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An Evening With
Jung had this dream shortly after Christmas of 1912. He was 37 years old. He was personally reeling from his collapsing friendship with Freud. Jung referred to this time of his life as "a period of inner uncertainty." Arguably this "Green Dream" may be the most important dream of Jung's life. I believe this dream has great significance for all of us, as it began a journey of introspection that Jung aptly named, the individuation process.
I think this dream is best approached from three distinct directions. The first is an aesthetic appreciation of the exquisite beauty of this deram. The second is an analysis/interpretation of the dream, using Jung's own symbolic methodology. The final involves an investigation into what this dream meant for Jung, personally, and the life altering choices he made subsequent to this "Green Dream."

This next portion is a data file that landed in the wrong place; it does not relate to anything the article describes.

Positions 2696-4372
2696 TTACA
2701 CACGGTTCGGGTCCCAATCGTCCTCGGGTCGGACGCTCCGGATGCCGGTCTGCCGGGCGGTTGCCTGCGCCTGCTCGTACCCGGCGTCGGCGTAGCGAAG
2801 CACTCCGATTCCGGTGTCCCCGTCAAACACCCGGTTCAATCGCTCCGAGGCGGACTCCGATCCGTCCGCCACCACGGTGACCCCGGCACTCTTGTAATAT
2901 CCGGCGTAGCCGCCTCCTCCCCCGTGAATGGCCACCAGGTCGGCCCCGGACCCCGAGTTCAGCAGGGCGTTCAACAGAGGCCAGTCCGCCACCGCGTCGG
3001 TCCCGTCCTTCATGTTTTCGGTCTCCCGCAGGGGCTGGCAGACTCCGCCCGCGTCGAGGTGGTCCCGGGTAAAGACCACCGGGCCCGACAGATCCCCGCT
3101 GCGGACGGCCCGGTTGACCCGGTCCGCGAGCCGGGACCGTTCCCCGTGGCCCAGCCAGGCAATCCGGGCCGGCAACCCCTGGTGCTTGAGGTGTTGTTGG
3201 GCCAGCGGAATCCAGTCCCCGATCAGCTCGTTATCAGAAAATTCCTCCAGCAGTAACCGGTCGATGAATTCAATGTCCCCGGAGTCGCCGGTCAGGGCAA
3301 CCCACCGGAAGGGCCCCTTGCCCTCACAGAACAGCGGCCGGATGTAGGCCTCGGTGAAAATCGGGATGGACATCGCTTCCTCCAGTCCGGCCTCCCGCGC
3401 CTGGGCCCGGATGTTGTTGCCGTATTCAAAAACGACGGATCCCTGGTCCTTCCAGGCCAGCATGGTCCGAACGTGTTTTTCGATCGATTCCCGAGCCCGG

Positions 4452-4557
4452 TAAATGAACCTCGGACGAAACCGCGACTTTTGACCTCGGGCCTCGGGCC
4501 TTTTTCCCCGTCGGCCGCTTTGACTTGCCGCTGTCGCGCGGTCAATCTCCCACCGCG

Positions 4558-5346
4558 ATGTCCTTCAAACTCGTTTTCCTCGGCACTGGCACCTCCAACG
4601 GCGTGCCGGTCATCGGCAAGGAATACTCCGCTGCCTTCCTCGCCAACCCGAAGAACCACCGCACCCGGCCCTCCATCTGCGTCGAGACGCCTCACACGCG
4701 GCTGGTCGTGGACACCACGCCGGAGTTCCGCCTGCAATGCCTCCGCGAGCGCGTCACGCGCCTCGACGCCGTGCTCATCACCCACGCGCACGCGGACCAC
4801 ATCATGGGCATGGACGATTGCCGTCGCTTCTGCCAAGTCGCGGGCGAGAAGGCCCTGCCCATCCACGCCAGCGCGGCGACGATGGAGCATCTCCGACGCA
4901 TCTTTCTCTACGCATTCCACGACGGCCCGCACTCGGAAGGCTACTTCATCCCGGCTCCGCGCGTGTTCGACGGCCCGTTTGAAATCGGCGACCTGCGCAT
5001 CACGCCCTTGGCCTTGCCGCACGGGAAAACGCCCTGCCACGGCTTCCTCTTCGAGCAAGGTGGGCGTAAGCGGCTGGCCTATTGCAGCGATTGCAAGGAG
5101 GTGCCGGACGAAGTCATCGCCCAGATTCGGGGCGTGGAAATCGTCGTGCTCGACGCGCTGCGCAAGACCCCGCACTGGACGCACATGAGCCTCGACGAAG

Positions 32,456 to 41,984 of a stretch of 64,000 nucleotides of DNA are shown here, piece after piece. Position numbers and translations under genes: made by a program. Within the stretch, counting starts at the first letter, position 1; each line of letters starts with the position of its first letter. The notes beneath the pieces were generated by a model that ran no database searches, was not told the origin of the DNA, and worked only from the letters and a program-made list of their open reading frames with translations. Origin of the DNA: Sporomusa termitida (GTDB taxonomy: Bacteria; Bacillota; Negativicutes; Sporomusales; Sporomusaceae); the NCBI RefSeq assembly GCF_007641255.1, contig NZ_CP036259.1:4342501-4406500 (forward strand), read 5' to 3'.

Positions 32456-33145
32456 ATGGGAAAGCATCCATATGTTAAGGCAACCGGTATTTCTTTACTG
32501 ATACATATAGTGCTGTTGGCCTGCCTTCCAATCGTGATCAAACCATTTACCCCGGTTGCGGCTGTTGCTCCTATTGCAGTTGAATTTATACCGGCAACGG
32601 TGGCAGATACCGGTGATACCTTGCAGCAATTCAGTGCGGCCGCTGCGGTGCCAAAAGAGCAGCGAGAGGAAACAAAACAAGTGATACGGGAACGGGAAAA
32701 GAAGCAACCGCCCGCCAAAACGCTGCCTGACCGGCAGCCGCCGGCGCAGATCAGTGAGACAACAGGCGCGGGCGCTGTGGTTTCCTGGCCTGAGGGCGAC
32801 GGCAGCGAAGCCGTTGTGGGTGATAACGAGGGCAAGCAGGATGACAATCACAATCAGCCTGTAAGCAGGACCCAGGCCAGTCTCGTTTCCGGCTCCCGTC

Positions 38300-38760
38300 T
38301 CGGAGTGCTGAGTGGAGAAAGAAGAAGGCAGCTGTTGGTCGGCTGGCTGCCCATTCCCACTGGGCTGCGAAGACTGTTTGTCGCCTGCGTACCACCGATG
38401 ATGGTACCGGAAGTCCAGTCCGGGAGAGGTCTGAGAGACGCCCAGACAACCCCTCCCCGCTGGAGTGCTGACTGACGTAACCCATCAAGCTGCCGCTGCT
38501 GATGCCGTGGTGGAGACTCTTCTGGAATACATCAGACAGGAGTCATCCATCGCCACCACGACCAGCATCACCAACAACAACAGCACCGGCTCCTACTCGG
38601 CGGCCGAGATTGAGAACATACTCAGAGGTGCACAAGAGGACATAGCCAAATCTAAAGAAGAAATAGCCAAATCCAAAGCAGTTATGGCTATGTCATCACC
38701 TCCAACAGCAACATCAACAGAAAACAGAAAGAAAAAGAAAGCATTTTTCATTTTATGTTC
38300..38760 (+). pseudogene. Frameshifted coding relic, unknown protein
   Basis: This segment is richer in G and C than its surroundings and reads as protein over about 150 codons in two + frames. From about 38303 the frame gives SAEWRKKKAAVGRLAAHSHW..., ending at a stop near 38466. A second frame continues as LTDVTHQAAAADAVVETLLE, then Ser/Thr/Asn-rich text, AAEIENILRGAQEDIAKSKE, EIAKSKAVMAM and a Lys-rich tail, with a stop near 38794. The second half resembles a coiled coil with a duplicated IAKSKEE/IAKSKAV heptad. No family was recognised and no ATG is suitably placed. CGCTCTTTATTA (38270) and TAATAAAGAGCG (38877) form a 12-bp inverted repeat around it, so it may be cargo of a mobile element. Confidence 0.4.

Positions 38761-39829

Dr. Mannis will be discussing much of the last chapter in his book, Ars Nova: Understanding the Alchemical Mystery in the Age of Aquarius, throughout the presentation.
The Green Dream can be found in Memories, Dreams, Reflections, by Carl Jung, on pages 171-172. Chapter 6, “Confrontation with the Unconscious “, 4th paragraph.
Robert Mannis, Ph.D., is a clinical psychologist in private practice in Frederick, MD. In the spring of 1976 he was honored to be asked to be the first treasurer of what would become our Jung Society today. On January 17, 1986, Robert presented his research for his doctorate dissertation, titled "The Relationship of Masqueline Development to Consciousness" as reflected in the fairy tale, Sleeping Beauty. Jake Goering was his advisor. He has presented with the Jung Society two additional times. Walter Reed was his first duty station as a Lieutenant in the US Army, and he also had the good fortune of presenting there many years later.
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